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Councillors need to focus on what’s right for residents

It’s somewhat ironic given that the city is synonymous with the heavily-unionized auto industry, but Windsor is increasingly a bellwether for municipalities’ unsustainable staffing levels, wages and benefits.

This week, council there voted to outsource janitorial services at a city-owned long-term care home, saving taxpayers’ $600,000 a year. In recent years, it has pushed unionized workers to take a four-year wage freeze and reduced benefits for new hires, and has been in the forefront of the battle against the unbalanced arbitration system for police and firefighters.

Windsor’s economic woes are well documented, but it’s far from unique in facing challenges with the current costs of staff and the long-term liabilities they impose on the citizens of every municipality.

While it’s clear that municipal governments must eventually deal with scaling back staff spending, there’s been nary a word about the problem as local governments in this neck of the woods discuss their 2017 budgets. Wage freezes are the obvious first step – well, obvious to everyone but the politicians and bureaucrats – to be followed by assessing staff levels and over-inflated salaries.

Staff will resist, of course, but they’re clearly in a conflict position and any comments contrary to the necessary direction should be disregarded.

The first step is to separate wage agreements for unionized and non-unionized workers. There’s a clear conflict when senior staff receives the same increases they negotiate with the unionized workers. Councillors’ pay should again be a separate matter. Each should be debated in the open, making the spending of public money truly transparent no matter how uncomfortable that makes public employees.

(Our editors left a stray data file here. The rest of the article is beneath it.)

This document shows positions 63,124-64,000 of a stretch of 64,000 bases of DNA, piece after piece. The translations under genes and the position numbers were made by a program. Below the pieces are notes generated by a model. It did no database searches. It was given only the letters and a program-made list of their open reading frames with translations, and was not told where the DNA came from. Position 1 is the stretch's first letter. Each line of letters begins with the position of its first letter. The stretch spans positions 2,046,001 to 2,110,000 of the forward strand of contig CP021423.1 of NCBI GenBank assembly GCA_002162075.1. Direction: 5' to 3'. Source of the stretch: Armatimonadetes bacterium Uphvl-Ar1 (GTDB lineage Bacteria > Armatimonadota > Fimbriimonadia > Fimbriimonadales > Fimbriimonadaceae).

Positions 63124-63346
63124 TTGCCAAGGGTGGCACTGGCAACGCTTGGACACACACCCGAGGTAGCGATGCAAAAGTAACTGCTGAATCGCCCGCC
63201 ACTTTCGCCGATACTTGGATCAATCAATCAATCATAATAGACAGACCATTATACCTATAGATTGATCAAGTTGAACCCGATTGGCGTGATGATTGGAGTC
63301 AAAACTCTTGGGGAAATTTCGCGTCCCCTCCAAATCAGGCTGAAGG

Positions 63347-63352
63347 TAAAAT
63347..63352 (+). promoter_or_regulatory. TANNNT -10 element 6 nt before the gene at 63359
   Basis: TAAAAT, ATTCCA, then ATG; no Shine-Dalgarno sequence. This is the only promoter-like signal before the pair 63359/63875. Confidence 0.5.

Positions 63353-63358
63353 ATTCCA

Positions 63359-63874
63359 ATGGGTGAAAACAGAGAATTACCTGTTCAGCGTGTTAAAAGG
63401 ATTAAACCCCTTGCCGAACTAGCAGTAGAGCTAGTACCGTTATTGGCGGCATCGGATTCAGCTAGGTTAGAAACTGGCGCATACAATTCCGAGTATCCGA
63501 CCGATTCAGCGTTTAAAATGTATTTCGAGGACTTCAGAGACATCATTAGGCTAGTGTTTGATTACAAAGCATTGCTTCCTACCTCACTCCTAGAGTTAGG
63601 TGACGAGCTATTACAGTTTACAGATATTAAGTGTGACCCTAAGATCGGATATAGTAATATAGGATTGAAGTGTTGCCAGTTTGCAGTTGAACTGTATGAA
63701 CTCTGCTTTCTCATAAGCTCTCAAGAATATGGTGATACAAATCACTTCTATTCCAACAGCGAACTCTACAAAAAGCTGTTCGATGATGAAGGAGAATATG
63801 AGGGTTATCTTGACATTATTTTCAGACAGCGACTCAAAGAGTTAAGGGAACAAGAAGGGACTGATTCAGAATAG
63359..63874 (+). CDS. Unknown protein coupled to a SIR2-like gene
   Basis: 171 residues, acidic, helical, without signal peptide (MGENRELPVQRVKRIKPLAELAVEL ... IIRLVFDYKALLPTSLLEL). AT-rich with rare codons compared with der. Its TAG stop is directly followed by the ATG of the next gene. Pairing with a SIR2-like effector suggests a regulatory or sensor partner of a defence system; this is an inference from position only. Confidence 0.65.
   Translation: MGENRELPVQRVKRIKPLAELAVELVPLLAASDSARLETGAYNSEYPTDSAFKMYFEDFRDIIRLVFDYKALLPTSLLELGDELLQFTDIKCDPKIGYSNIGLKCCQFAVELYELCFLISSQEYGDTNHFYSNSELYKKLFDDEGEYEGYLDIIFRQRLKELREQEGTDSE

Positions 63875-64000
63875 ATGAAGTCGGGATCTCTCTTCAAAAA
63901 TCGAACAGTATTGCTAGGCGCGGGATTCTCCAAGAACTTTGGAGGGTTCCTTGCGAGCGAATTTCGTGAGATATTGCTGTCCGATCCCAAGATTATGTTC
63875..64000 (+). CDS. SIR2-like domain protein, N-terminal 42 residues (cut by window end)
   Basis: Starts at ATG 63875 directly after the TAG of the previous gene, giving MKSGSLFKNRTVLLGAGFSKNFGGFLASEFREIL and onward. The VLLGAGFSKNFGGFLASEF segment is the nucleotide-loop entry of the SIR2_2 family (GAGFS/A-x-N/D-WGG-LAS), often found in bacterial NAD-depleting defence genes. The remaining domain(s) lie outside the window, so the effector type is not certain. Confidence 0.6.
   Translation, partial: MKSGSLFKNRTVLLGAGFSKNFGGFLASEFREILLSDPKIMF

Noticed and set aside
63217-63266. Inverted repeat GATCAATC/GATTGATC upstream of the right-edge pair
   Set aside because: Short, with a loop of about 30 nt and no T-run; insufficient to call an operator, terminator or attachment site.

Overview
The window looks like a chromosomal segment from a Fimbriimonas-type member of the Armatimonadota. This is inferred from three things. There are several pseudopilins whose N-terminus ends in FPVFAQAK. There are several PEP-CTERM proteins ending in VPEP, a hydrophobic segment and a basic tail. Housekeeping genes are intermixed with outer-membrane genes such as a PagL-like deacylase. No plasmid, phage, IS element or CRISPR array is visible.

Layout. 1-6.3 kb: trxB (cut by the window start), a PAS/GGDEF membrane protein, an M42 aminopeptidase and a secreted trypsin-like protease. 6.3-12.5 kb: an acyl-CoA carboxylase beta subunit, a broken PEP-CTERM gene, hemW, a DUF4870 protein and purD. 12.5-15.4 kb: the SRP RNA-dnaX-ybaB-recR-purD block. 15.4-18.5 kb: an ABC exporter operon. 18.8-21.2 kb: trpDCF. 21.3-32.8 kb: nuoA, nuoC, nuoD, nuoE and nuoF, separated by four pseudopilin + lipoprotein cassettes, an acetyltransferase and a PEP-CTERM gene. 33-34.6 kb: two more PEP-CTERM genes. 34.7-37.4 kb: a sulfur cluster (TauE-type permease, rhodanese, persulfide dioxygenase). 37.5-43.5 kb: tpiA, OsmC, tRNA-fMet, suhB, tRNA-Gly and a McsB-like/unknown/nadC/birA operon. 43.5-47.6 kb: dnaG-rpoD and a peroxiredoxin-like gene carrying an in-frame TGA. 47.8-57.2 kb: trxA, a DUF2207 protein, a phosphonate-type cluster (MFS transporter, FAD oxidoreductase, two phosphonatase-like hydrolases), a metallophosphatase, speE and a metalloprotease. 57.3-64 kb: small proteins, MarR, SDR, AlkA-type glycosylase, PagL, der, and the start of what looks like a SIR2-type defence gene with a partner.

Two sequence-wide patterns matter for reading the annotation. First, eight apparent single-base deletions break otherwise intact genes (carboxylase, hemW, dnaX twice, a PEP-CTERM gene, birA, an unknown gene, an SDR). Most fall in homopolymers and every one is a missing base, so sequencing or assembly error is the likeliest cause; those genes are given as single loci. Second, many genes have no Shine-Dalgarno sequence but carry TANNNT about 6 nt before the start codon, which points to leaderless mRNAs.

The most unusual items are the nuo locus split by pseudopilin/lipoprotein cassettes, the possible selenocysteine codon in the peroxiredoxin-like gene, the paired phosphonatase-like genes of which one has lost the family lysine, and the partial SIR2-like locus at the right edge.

This is the way the process should work. However, we’ve seen a disturbing trend in some municipalities toward automatic annual increases, sometimes tied to increases negotiated with municipal staffers. Throw in a propensity for closed meetings and residents are not seeing any accountability for what is surely the most conflict-ridden part of a councillor’s duties.

Each of the municipal employee groups – unionized workers, staff and council – should be handled separately in negotiations about compensation.

While negotiations with the union are typically confidential, it falls to council to set the tone early and in public. In this case, given recessionary times and the growing gap between over-inflated public sector wages and the incomes of those in the real, productive part of the economy, freezes are appropriate. A line must be drawn, and councils cannot depend on management to do that.

Councillors will have to be on the lookout for bureaucrat tactics to derail the public good. When wage freezes and rollbacks are discussed, staff’s default assumption is that services will be cut, rather than doing away with unneeded managerial positions. Front line services are what residents are overtaxed to pay. Bureaucratic bloat is what management encourages to make its life easier and to pad the payroll. When it comes to choosing between the two, councillors have an easy decision.

The idea is to identify the most essential of services offered to residents, then to begin trimming away at everything else.

In budget deliberations, there is a rationale for every spending request. Taken in isolation, each may make sense, but it’s the role of elected officials to see the big picture, and to nip in the bud empire-building and incremental growth.


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